The Girls by Emma Cline
Publication Date: June 14, 2016
Genres: Fiction, Historical Fiction, Adult
Warning: This book contains sexually graphic content and the usage of illegal drugs.
When Evie, a young teenager living in Northern California, sees Suzanne in the park one day, it seems that her summer was fated. Evie’s thrall with Suzanne causes her to be drawn into a strange cult, become involved with older men, and experience the exotic thrill of rebelling. Evie doesn’t realize that the more time she spends on the ranch with the careless and free girls only draws her closer to a defining moment in her life: when she must choose violence or not being accepted.
I loved the concept of this book; the story idea seemed on point, the characters seemed alluring, but, to me, the book fell far from my expectations. Walking into this book, I thought that it would be more culty? What I mean by that is that the leader would be more controlling, the followers would be more secluded, more crime would be done. In reality, the story was nice, but it did not live up to the hype that seemed to surround it.
I also want to make aware that, even though the word is never put out in the story, the main character, a 15-year-old girl is sexually engaged with older men. The way that sex was approached in this book did seem very cultish, but it also seemed like rape but where the girls were persuaded that it was their choice and that they were chosen. This aspect of the book made me, as a reader, extremely uncomfortable. One reason because Evie, the main character, is young.
The other disappointment is that the book only takes place for the duration of a summer. One summer. Evie’s perspective is interesting, sort of, but I would rather have the same book, but from Suzanne’s perspective instead.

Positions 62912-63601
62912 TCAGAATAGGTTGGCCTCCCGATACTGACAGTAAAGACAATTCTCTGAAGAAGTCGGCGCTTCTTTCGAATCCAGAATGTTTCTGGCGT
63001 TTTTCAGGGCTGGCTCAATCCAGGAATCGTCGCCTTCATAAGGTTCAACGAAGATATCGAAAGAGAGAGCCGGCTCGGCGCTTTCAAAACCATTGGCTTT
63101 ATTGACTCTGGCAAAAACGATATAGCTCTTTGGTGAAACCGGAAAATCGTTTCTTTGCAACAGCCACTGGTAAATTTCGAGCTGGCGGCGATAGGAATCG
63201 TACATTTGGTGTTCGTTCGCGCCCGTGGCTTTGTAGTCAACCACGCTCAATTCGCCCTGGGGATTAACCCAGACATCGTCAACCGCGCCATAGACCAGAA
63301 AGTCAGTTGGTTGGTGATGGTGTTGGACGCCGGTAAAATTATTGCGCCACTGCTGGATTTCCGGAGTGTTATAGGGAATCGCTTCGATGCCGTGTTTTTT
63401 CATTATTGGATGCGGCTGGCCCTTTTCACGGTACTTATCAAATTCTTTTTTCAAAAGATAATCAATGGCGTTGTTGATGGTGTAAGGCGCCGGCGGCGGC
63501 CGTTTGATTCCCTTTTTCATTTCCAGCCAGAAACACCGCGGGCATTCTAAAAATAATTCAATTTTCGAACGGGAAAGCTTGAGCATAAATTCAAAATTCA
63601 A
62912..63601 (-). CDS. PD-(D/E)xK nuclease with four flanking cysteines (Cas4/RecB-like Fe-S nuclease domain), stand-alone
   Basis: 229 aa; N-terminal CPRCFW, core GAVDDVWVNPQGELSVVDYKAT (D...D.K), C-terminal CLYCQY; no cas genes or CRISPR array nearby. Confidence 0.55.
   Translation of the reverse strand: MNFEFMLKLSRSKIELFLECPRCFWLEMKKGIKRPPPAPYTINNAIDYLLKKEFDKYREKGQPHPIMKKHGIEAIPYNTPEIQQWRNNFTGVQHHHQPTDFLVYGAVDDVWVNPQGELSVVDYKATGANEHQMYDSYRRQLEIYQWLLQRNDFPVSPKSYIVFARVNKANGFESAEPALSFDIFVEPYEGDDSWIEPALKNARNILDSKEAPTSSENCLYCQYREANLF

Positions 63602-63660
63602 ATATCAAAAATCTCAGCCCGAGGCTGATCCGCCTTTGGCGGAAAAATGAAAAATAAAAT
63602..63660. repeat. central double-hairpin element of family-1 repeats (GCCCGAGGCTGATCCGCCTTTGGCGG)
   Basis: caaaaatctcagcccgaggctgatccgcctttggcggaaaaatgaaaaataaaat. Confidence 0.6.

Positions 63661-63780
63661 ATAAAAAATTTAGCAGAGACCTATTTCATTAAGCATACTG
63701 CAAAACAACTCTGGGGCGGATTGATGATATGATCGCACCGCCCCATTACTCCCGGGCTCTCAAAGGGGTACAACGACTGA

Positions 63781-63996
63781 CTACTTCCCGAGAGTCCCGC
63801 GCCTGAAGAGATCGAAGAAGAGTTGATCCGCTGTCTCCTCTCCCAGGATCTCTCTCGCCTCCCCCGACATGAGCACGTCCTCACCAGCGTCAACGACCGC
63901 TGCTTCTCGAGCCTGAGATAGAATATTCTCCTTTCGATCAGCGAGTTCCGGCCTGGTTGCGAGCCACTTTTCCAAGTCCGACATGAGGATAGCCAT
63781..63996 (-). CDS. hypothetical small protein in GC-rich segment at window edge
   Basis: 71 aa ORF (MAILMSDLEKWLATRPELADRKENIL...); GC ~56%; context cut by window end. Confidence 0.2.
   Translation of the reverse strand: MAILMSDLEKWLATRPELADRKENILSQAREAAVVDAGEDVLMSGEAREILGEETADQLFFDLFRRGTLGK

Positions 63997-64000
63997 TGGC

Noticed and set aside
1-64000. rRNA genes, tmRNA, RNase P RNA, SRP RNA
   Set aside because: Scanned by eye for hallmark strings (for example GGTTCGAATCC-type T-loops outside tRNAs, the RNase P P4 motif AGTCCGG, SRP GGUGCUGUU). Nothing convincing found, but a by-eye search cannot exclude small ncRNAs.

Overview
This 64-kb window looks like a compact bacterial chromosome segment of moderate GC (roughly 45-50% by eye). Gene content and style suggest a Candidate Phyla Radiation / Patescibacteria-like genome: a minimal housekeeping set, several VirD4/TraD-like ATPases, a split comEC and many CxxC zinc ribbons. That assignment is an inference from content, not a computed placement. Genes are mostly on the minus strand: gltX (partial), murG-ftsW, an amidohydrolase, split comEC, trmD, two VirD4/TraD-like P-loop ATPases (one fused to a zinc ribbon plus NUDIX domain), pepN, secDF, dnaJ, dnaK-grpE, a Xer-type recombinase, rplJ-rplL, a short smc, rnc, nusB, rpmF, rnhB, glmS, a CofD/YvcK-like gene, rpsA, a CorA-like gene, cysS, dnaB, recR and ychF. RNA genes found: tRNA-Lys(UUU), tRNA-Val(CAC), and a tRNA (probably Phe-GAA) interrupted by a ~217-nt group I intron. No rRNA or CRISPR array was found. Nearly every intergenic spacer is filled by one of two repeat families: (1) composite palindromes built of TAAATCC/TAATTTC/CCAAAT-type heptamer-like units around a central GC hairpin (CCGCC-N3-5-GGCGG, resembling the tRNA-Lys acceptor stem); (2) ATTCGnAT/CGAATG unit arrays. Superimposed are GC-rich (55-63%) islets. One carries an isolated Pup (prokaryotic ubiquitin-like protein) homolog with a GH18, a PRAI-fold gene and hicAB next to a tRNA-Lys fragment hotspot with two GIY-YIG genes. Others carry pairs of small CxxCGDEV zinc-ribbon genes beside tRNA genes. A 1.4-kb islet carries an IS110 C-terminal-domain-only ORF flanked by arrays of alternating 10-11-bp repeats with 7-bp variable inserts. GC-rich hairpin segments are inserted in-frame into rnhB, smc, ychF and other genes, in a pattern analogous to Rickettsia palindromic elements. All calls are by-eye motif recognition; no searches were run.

Suzanne’s character was very interesting, and Evie followed her around like a puppy and was the entire reason why she was involved in the “cult”. Suzanne had been there from the beginning and was like the wife of the whole thing, the woman in charge. The reader is able to see that she doesn’t enjoy being forced to do some of the tasks but is okay with others, that she likes being in charge and in the spotlight. From a writer’s perspective, I can see why Cline chose Evie’s point of view, because of the striking difference from her everyday life as a well-off teenager and the cult life, but to me, as a reader, Evie was like a beige wall when compared to Suzanne.
One aspect of Evie’s character that makes her more interesting is the relationship between her and her mother. Her parents had just split because her father was cheating while her mother was oblivious (from Evie’s view at least). Her mother had just begun dating a few weeks after the split, and Evie is angered because her mother just wants to stay at home and take care of a man who wants to suck money off of her. It’s an interesting parallel from the ranch where the cult’s crew lives at, where the women are taking care of the men. There was a lot of potential for more depth in this portion of the story, and I am disappointed that Cline did not elaborate more.
Russel, the leader of the cult, is an interesting character that I would rather ignore, but I do believe that he should be addressed. He is the perfect cult leader on paper because he is charming and can get people to do whatever he wants, but he is yucky. He uses women and their trust, makes his followers live in filth, abuses drugs and promotes the usage of drugs in his followers, who are mainly adolescents, and is just a terrible guy. These qualities make him the perfect terrible cult leader. Every time he was mentioned in the book, I recoiled and began to hate him.
Cline’s style of writing was enjoyable, progressive, and sharp. I do look forward to reading more of her books in the future. The story went back and forth from the past (1969) to the more present day where Evie is older and staying in a friend’s vacation home while in between jobs. This was a very readable way to show the progress that Evie had made, but it also told the story that because of what had happened to her when she was young, that she does not trust the world, nor does she trust men, rather thinking that women have to protect each other.
The historical side of the story is lovely. This period of time is fascinating to me because of the major changes that were happening to American culture during that time. Cline executed this portion of the story perfectly, making the reader feel as if they had stepped back into the late 1960s. I have a soft spot in my heart for historical fiction, which drew me to the book, and I was not disappointed in that aspect.
Pick up this book and read it. I still recommend reading it if you like historical fiction, issues that come with being a teen, and cult-related activities. It was a pleasant enough read, but not what I was expecting.
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